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Kidd & Elizabeth

Posts from July 2012


Do you like him too?
Are you obsessing over U.S. men's swimmer Ryan Lochte too?

LOVE. HIM. I'm kind of bummed that he didn't win gold in every event he's been in, but he's still adorable.

But did you hear that he wanted to wear is patriotic diamond-encrusted grill when he was on the winner podium receiving his gold medal? A U-S Olympic officaly said that if he wore the grill, he wasn't getting his medal. He chose to accept the medal instead, but it's pretty funny.

Click here to see it.
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Do you golf?
Are you good at golf? I'm not that great, but I try. Yesterday was our company golf outing and Kidd and I usually drive around in the golf carts to say "hi" to people.

One guy was nice enough to use his club and take a swing.Of course I was nervous, everyone was watching and...I totally biffed the shot. It went only 20 yards in front of me. But hey, like my husband always says, at least it went straight.

Maybe I'll just stick to driving the golf cart :)
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How to Help Victims and Families of Colorado Shooting
Ways to Help Victims and Families of the Colorado Shooting

Giving First
Colorado’s governor recommends we donate to the Colorado-based: Givingfirst.org. Incidentally, that’s where Warner Brothers put its donation. Giving First

Bonfils Blood Center
The center is desperate for donations of bllod after giving 342 units to five local hospitals, people in the area who have O-negative and A-negative blood should call 303.363.2300  to make an appointment. Home - Bonfils Blood Center

Colorado Organization for Victim Assistance
COVA helps heal those who have been affected by crime with its education, leadership and advocacy programs, it is also helping co-ordinate donations for victims. You can donate via their website. Colorado Organization for Victim Assistance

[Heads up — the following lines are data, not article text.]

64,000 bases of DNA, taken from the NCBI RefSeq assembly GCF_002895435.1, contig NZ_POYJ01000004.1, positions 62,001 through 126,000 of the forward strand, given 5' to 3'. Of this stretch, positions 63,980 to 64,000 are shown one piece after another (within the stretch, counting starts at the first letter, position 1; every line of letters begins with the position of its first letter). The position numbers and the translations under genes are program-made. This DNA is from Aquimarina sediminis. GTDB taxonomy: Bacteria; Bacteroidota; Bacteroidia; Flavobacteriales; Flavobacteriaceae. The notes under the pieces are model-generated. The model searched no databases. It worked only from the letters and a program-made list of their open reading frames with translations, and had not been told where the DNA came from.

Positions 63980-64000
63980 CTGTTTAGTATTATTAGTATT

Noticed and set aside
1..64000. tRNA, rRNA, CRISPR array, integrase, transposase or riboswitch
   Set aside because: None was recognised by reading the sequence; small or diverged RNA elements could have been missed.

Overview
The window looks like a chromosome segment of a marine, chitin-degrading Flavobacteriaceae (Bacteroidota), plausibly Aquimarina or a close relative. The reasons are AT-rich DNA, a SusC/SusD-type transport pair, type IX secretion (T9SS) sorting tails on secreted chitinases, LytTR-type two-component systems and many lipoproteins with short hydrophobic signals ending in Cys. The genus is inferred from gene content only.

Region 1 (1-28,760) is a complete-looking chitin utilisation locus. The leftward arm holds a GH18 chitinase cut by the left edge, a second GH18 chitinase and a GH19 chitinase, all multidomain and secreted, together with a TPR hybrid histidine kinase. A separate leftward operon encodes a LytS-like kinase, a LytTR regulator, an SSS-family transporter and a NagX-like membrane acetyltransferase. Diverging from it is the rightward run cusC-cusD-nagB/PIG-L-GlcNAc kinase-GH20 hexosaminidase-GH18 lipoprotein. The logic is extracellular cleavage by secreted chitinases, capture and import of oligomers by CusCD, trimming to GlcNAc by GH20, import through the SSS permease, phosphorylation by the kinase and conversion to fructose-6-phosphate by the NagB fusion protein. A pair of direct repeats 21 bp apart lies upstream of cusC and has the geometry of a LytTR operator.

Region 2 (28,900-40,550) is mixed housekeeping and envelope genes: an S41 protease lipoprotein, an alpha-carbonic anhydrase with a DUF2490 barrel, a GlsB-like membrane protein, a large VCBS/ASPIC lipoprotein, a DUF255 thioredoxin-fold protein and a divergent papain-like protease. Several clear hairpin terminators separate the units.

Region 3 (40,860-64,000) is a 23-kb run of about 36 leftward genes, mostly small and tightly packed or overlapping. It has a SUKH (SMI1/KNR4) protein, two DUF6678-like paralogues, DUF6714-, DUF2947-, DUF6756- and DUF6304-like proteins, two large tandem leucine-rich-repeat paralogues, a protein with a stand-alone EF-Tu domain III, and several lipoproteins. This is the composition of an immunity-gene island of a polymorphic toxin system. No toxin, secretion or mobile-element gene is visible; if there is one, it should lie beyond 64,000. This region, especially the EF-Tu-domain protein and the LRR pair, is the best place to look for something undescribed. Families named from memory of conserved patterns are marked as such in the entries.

United Way Denver
United Way Denver has been working to reunite families with lost loved ones who they believe may have been victims of the Aurora theater shooting. Those looking for missing relatives can contact the organization’s 2-1-1 hotline for help. You can donate here: Online Donation – Mile High United Way-Mile High United Way

The American Red Cross
The Colorado Chapters of the American Red Cross dispensed food, water and mental health professionals to Gateway High School, which served as an evacuation site for victims and witnesses after the shooting. You can support the organization, but they are not taking specific donations for this effort. American Red Cross Colorado Chapters

The Denver Center for Crime Victims
The local nonprofit is providing bilingual/bicultural counselors to victims and families affected by the tragedy. They also provide financial aid and more during times of trauma. Aurora Theater Shooting- The Denver Center for Crime Victims- Hotline Numbers are Open : Denver Center for Crime Victims

For specific victims, sites include:
Caleb Medley: Caleb was shot in the head protecting his pregnant girlfriend. She gave birth Tuesday. The site is raising funds for his medical bills. Please give Caleb Medley your support

Rebecca Wingo: Funds will go to Rebecca’s two daughters, left behind when she was killed. Aurora Colorado Rebecca Wingo Victim's Family Support System Until Help Arrives by steven hernandez - GoFundMe

Matt McQuinn: Matt was killed shielding his girlfriend from the attack. Raise Money For Other Expenses To Support Jerri Jackson
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VIDEO: Packer Shareholders meeting
I was able to go to my first Packer Shareholders meeting on Tuesday at Lambeau in Green Bay! It was awesome. I had goosebumps when the suites came walking and below is the video of everyone cheering when they stepped onto the field.

And check out the new scoreboard in HD, awesome! The construction going on in the south endzone will also add 7,000 new seats. They are calling it the Sound Wall to hopefully give us more of an advantage when the other team is trying to score.
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Topics: Business_Finance
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Have you seen this movie yet?
Wow, what a movie! I LOVED "Magic Mike!" Besides the hot guys, it was actually really funny at times.

The biggest surprise for me was how funny Matthew McConaughey's character was in the movie! He played the role of club owner perfectly.

My only complaint, was how it ended. It kind of made me feel like there should have been more to see.  But then I read from actor Channing Tatum that a sequel is in the works...can't wait for it!
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LOVE these songs!
I LOVE, LOVE, LOVE these two songs we play on The Mix, "Call Me Maybe" by Carly Rae Jepsen and "Somebody That I Used To Know" by Gotye and when I saw that an Indy group did a mash-up between them, I was SO EXCITED!!!

Take a listen, let me know what you think?
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Coolest view of Milwaukee
Have you visited Lakeshore State Park yet? If you're like me, you're probably thinking, "where?"